1. That’s because the Libertarian party is being infiltrated and hijacked, just like Reason.

      If the U.S. withdrew from the U.N., Gillespie, Welchie Boy, and all the rest of the dick-sucking Obamafags around here would be red-faced, apoplectic with rage, and spittle would be flying every which direction.

      The Koch boys don’t even care though, because some time in the last few years they decided to sell out for that sweet, sweet Soros money.

      1. No one wants to infiltrate or hijack the libertarian party. There’s no value in it.

        1. That just shows you how far the Long March through the Institutions has spread.

          They’ve even gotten around to Reason.

    2. Keep in mind this site was upset over us potentially leaving NATO, an organization where we are one of the only countries ACTUALLY abiding by the terms of our agreement.

      1. Not to mention that abiding by the terms of the agreement necessitates or at least justifies a lot of the military spending that they consistently harp on the GOP about.

    3. Reason is just globalist cuck shills anymore.

      They will waffle on almost any rights that are actually important, like national sovereignty, gun rights, taxation levels, etc… But tranny bathroom rights and abortions on demand are 100% the most important issues in the world. It’s retarded.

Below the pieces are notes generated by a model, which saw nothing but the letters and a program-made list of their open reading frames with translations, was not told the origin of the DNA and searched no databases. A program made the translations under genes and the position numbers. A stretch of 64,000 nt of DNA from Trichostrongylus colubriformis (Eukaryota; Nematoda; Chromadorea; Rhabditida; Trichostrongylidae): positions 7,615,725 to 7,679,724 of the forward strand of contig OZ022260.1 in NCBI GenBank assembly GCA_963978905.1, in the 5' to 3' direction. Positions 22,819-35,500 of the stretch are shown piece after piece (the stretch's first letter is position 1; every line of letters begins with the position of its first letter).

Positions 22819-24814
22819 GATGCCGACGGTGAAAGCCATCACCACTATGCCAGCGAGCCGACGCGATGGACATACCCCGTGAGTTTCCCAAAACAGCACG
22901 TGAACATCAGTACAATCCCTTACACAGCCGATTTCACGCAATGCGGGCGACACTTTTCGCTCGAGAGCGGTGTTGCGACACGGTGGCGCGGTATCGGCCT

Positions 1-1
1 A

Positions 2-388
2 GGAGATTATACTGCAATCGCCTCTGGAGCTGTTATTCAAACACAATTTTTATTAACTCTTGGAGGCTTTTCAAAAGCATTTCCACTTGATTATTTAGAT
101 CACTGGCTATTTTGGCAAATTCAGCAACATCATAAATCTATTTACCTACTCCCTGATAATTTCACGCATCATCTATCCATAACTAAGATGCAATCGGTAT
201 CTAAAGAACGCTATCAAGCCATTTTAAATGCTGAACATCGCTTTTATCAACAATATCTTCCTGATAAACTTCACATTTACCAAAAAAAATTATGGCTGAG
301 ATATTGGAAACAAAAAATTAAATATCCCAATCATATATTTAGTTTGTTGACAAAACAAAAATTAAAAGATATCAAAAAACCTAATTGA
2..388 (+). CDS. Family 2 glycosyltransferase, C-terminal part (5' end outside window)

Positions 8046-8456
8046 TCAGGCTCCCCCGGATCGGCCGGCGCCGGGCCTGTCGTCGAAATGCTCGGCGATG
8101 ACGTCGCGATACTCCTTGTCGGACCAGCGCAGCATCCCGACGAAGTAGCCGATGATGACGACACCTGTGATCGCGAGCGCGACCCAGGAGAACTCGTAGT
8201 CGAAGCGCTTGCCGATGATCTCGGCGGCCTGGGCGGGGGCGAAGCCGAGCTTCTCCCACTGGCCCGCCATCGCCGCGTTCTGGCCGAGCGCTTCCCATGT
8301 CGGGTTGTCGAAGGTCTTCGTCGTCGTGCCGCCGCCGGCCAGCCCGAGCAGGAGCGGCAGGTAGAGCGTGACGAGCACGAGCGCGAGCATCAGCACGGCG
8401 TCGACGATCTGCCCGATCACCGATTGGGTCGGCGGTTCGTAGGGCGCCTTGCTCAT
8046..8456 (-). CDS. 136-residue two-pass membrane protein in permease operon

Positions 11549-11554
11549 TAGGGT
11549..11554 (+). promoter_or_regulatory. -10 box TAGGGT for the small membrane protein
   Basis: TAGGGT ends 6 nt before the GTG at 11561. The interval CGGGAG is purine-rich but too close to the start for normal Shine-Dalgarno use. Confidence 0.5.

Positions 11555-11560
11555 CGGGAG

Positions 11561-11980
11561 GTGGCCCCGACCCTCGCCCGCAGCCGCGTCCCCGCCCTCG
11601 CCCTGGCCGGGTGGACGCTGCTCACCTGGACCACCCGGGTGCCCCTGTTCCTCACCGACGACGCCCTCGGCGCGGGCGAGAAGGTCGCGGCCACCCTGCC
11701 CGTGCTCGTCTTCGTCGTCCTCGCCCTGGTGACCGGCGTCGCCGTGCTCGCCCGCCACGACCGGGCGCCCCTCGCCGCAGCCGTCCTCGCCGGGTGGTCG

4. I’m just going to keep posting this quote.

    “Power don’t come from a badge or a gun. Power comes from lying. Lying big and gettin’ the whole damn world to play along with you. Once you’ve got everybody agreeing with what they know in their hearts ain’t true, you’ve got ’em by the balls.”

    In other news, a few weeks from now, Reason’s own Koch bros are teaming up with Big Tech and some Charlottesville-inspired activist group to host a meeting aimed at leading the fight against “extremism”

    Censorship is liberty
    Liberty is censorship
    Progress uber alles

  5. It’s almost like Reason is unaware that there’s not actually a right to free speech. I don’t mean to say that it’s not the intent of the 1A, it’s obvious and can readily be inferred, but the text doesn’t specifically name a right to free speech any more than it names a right to privacy. There is, however, a right specifically named in the 1A. The right to petition the government for redress of grievances.